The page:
More About Broken Glass

In the first part of this tutorial, “Glint on Broken Glass,” we talked about the idea behind Chekhov’s famous quote, “Don’t tell me the moon was shining; show me the glint of light on broken glass,” from which we get the shortened “show, don’t tell.”

Although the concept is simple to understand in the abstract, making use of it in writing is a bit trickier. Part may have to do with the word “show.” First, let’s look at a “tell.”

I was depressed that she was gone.

In another posting on the “filmic” writing style, I note that novels are not screenplays. Think of the above example as a stage direction. It is a description of the emotion being felt by the character. In other words, the writer is saying to the reader, “the character felt a certain emotion.”

In an attempt to fix the problem of telling, many writers will then attempt to provide the “show” via details such as actions.

I was so depressed she was gone I drank a bunch of whisky and felt sick the next day.

This is getting closer to a “show” in the sense that we’re given an example of how depressed the person is. Although this is a more emotive passage, and begins to provide details about the level of depression, it’s still landing on the side of “tell.” Why? Details about the depression are one thing, but the reader is looking for the causes and effects, not just the symptoms exhibited. Showing the symptoms (in this case drinking whisky) is one technique, but you have to go deeper.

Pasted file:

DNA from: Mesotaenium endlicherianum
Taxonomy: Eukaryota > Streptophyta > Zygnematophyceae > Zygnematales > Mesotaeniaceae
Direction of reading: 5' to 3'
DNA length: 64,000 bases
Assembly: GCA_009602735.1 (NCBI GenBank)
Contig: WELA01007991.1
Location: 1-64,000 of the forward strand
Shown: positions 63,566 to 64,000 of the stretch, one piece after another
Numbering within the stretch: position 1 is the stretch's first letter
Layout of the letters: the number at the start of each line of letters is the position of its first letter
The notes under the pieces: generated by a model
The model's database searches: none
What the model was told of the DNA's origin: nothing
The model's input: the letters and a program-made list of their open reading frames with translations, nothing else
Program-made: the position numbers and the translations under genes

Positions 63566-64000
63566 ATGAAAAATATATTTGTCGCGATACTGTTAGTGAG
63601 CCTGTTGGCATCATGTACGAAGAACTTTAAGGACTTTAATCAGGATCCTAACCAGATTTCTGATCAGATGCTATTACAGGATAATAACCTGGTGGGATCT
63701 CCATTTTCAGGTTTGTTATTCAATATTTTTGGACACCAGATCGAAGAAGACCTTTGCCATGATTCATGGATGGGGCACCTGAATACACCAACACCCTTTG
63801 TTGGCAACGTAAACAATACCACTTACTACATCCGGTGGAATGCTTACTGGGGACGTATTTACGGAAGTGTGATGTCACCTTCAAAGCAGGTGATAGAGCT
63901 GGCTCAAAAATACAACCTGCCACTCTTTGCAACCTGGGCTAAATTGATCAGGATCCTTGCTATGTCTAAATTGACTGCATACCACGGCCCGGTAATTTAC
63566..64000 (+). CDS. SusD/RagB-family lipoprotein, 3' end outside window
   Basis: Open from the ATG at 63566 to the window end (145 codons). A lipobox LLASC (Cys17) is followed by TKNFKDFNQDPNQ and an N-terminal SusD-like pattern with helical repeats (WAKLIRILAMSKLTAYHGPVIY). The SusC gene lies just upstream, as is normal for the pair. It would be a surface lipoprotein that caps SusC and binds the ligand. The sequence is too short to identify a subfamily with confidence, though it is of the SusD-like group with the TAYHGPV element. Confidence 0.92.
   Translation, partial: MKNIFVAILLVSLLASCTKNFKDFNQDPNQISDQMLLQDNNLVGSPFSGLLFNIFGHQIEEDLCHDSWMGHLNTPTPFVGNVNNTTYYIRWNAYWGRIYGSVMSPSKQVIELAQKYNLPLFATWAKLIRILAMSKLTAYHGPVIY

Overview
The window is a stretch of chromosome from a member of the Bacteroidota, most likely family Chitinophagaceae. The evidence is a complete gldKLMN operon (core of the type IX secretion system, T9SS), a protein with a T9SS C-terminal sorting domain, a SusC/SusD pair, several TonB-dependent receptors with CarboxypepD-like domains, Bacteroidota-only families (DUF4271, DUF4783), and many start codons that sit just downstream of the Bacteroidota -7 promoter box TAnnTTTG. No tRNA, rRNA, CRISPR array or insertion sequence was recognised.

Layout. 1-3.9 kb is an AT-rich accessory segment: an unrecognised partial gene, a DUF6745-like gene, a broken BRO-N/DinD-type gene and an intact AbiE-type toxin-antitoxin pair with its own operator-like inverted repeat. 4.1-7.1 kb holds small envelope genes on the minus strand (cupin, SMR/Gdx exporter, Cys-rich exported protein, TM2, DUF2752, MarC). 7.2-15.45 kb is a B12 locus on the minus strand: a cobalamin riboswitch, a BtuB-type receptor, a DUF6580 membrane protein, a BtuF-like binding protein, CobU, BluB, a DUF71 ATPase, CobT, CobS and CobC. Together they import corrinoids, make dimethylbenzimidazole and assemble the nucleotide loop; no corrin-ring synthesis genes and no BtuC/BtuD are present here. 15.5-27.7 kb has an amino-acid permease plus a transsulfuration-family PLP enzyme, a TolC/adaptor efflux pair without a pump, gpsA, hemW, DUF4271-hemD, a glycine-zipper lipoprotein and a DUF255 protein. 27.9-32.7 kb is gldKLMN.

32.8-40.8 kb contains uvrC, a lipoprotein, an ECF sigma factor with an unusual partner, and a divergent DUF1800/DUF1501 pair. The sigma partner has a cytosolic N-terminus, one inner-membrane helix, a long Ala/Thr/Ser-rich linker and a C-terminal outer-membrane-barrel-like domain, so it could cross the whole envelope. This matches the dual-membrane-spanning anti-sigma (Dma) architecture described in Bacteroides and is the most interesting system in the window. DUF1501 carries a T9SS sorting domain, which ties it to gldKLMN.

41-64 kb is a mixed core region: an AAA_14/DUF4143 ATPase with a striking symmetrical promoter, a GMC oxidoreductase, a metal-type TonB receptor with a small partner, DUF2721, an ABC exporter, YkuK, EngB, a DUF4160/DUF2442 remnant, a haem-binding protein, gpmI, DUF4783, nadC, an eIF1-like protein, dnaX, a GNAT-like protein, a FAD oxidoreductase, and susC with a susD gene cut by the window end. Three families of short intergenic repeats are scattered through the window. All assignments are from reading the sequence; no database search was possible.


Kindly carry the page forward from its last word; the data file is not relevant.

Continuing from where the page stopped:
She’d been everything to me, and the agony at her loss wasn’t going to go away anytime soon, if ever. The best I could do was get so drunk that the pain in my heart was temporarily muffled.

Phrases like “she’d been everything to me” explain the depression. And notice that instead of details about the drinking (“I felt sick the next day”), we’re focusing on what the drinking does for the problem (“the pain in my heart was muffled”). Descriptions are always going to be a substitute—at best—for reasons and causes.

Got it all sorted out? If not, have a read of part three in this series: “Shoot The Glass!”

If you’re looking for an editor or proofreader, here I am. Read about the services I offer and get in touch!


    • Cheers, Pamela! Digging into the character’s psyche is more difficult than simply saying the character was happy, sad, etc., but providing unique details is how we breathe life into our characters.